It’s minefield to pick your Fantasy Premier League team these days. There’s an abundance of data points, statistics, fixture analysis, press coverage, betting odds, pages and pages of forums & reddit threads about next weeks matches – it can be incredibly overwhelming, time consuming and lead you into round in circles back to where you started. It’s very easy to jump on bandwagons, follow the press press hype and opt for the ‘big’ headline names for your Fantasy Premier League team. But those decisions are often entirely subjective and based on popularity and hype rather that data and substance. Those types of decisions can really hurt your Fantasy Premier League team by wasting precious financial resources on players who don’t consistently deliver a large return of points week on week.
Taking a Moneyball Approach
Moneyball, originally a book published by Michael Lewis and later adapted into a Hollywood film staring Brad Pitt & Jonah Hill, tell the tale of a small budget American baseball franchise Oakland Athletics who changed their recruitment policies to focus on proven statistical evidence and sabermetrics. Their belief was current scouts focused on subjective factors and wrong metrics, which lead to higher risk recruitment. This “Moneyball” approach allowed them to find real value in the market, and assemble a highly competitive team for a fraction of the price of their richer competitors.
The applications of this to Fantasy Premier League, is to focus on find ‘value’ in the transfer market. Forget all the names, the clubs, the hype, the fan clubs. It’s all subjective. Sure it might look mighty satisfying (and intimidating to your friends) to have a front three striker line of Wayne Rooney – Radamel Falcao – Mario Balotelli, but the objective of the game is not to see who can fit most players with big reputations into their Fantasy Premier League team. These are subjective factors that should have no place in Fantasy Premier League player selection. If we take a look at Wayne Rooney for example, Rooney has a return of 87 points for the season to date. But there are 37 players who have scored more points than Rooney this season to date, 8 of them in his position as a forward in the FPL. What is quite surprising is that, despite there fact that 8 other Forwards have more points than Rooney, he is selected in 17% of Fantasy Premier League teams! He’s the 4th most selected Forward, only Sergio Aguero, Harry Kane and Diego Costa are selected in more teams!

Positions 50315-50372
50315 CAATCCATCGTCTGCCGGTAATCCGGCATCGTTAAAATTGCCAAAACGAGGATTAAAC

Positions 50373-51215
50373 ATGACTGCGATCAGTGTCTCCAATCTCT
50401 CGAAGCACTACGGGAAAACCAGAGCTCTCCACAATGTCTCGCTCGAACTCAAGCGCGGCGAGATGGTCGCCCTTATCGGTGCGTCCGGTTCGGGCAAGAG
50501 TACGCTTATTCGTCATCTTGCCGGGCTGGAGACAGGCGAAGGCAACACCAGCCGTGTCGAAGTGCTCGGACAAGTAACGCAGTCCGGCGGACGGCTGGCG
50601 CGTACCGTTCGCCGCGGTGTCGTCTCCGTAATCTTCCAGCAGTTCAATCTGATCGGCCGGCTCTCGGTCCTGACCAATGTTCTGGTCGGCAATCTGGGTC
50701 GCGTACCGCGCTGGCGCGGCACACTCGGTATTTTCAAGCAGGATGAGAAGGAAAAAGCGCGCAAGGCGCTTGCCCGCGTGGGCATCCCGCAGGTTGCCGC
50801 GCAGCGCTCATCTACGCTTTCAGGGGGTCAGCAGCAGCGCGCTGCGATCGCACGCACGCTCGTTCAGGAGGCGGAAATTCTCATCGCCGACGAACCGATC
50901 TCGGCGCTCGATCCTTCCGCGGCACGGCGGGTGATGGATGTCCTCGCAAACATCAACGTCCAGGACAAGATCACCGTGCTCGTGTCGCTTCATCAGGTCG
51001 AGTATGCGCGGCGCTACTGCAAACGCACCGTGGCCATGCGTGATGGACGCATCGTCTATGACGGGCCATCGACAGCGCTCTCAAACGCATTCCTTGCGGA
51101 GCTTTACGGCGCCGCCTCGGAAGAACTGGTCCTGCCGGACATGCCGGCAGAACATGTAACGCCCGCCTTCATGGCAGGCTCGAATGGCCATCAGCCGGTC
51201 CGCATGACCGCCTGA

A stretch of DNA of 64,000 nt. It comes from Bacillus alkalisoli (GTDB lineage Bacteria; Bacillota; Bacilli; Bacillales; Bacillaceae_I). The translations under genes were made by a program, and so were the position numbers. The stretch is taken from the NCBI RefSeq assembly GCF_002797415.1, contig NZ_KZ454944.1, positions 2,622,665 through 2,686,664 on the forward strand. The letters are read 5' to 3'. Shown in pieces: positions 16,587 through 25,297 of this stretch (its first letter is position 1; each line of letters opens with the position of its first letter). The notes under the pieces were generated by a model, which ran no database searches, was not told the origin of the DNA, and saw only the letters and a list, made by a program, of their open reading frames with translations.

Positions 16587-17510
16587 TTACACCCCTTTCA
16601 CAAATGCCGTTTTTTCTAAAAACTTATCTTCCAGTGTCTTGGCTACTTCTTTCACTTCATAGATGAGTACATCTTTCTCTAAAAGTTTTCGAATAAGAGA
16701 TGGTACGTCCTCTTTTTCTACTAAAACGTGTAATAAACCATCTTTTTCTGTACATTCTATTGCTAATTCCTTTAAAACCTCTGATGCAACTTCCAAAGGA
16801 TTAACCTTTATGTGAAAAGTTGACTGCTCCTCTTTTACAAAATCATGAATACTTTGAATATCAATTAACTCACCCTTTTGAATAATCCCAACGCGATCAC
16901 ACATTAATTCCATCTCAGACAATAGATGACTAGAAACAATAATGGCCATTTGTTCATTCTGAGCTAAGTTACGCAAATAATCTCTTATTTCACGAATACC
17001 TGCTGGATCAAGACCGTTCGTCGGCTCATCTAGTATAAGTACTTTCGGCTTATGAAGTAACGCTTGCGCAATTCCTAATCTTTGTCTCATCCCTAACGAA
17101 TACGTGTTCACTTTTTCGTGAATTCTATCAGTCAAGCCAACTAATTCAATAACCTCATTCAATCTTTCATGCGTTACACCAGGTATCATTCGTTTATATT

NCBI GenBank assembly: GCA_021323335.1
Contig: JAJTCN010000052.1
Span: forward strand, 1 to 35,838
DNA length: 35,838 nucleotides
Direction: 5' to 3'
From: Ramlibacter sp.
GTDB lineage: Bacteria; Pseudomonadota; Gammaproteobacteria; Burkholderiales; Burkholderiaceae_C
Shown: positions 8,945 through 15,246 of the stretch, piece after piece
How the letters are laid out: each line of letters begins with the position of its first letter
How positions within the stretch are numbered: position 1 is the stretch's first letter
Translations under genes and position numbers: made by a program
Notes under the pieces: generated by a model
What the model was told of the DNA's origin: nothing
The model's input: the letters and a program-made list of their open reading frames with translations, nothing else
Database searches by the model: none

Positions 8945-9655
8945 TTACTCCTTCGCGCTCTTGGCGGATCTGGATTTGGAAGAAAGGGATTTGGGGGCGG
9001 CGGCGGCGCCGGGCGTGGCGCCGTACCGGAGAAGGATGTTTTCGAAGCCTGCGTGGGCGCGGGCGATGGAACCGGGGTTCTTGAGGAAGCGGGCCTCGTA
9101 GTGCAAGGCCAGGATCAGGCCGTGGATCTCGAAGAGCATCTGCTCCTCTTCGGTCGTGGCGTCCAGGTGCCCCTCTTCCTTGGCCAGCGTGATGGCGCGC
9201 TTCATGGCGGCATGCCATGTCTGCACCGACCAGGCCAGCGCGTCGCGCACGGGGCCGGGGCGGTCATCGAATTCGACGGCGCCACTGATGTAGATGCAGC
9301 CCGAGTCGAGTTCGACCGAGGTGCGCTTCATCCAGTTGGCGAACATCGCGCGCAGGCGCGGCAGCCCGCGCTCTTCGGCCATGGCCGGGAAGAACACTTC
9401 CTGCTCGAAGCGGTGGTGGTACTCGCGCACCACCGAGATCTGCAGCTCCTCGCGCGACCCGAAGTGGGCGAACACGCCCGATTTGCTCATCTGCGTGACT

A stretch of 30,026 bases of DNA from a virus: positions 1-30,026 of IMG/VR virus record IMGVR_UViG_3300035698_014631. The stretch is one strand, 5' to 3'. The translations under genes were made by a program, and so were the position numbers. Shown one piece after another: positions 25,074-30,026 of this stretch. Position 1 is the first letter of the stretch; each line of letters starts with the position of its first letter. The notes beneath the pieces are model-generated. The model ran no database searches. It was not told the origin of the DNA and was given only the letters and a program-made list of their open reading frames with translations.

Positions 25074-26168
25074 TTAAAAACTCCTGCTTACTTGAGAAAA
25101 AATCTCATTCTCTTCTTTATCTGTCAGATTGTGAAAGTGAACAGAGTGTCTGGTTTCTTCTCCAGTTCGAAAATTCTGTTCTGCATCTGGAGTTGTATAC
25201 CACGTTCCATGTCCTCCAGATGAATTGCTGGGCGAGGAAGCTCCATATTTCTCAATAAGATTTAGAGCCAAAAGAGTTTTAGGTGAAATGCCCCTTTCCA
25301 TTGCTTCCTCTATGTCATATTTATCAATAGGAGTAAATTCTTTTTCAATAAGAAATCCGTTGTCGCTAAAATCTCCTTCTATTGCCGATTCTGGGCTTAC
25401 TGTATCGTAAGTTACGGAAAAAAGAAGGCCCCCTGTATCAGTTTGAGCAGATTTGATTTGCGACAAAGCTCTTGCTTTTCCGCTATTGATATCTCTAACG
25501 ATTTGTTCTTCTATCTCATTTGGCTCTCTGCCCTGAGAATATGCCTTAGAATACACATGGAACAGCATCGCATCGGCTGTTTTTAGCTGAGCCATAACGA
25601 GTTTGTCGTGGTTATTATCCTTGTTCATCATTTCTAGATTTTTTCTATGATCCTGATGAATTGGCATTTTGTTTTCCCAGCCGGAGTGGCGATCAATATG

Finding Value in the Fantasy Premier League Market
Striping away all the external factors and strategy, the objective of the Fantasy Premier League game is quite clear. All managers start with £100 million which you are free to invest in players, and your objective is to deliver the most points as possible for your allotted £100 million. So in reality this becomes a simple ‘Return on Investment’ (ROI) game, something akin to the metrics Stock Brokers or Marketing Managers might be subjected to. Your £100 million is your investment, and your FPL points are your return. And just like a media plan that a marketing manager might compose, each player in your Fantasy Premier League represents a calculated investment from which, you should be expecting a healthy return of points. If the return is not worth the investment, then this player should be discarded from your team. A simple formula for ROI is to “the benefit (return) of an investment is divided by the cost of the investment; the result is expressed as a percentage or a ratio.”
If we then apply this ROI formula to the top points scorers in the Fantasy Premier League so far, we can find which players are delivering the highest return for your money invested in them.
Top 50 FPL Player by ROI
Using this approach as the starting point for your Fantasy Premier League Team, you can shape the core of your team based on points return. Though it is important to points out that there are of course restrictions in the market, such as the number of players in each position and the number of players from each club, and there is no benefit in coming in under budget and not using all your £100 million.
In terms of the makeup of these top 50 Fantasy Premier League player who offer the best ‘value’, there are more defenders than any other position – with 15 of the 50 in been defenders. So it quite clear that defenders offer the best points return for the investment, than any other position. This data may influence your teams’ formation, as fielding a higher number of defender in your starring 11 is advantageous (provided they are the right ones). To drill this home, for the £12.8 you could invest in Sergio Aguero for his 128 points, you could have 214 points for Southampton pair Nathaniel Clyne and Ryan Bertrand, and still have a spare £1.1 million to invest in other area’s of your team. You can quite easily compose a squad based on ROI that far exceeds the points return of the best team the in FPL to date.
Based on ownership data, it’s quite evident that the majority of Fantasy Premier League player base a lot of their player selections on player reputations and other subjective factors which do not align with the objective of the game. The fact that players such as Angel Di Maria of Manchester United is owned by 16% of teams, despite the fact that there are 15 other midfielders delivering a high return of points based on the players price (investment), means that financial resources are being wasted on players that do not represent good value for money. I implore Fantasy Premier League managers to analyze their teams basted on value for money, and make modifications to cull players who are not delivering for them.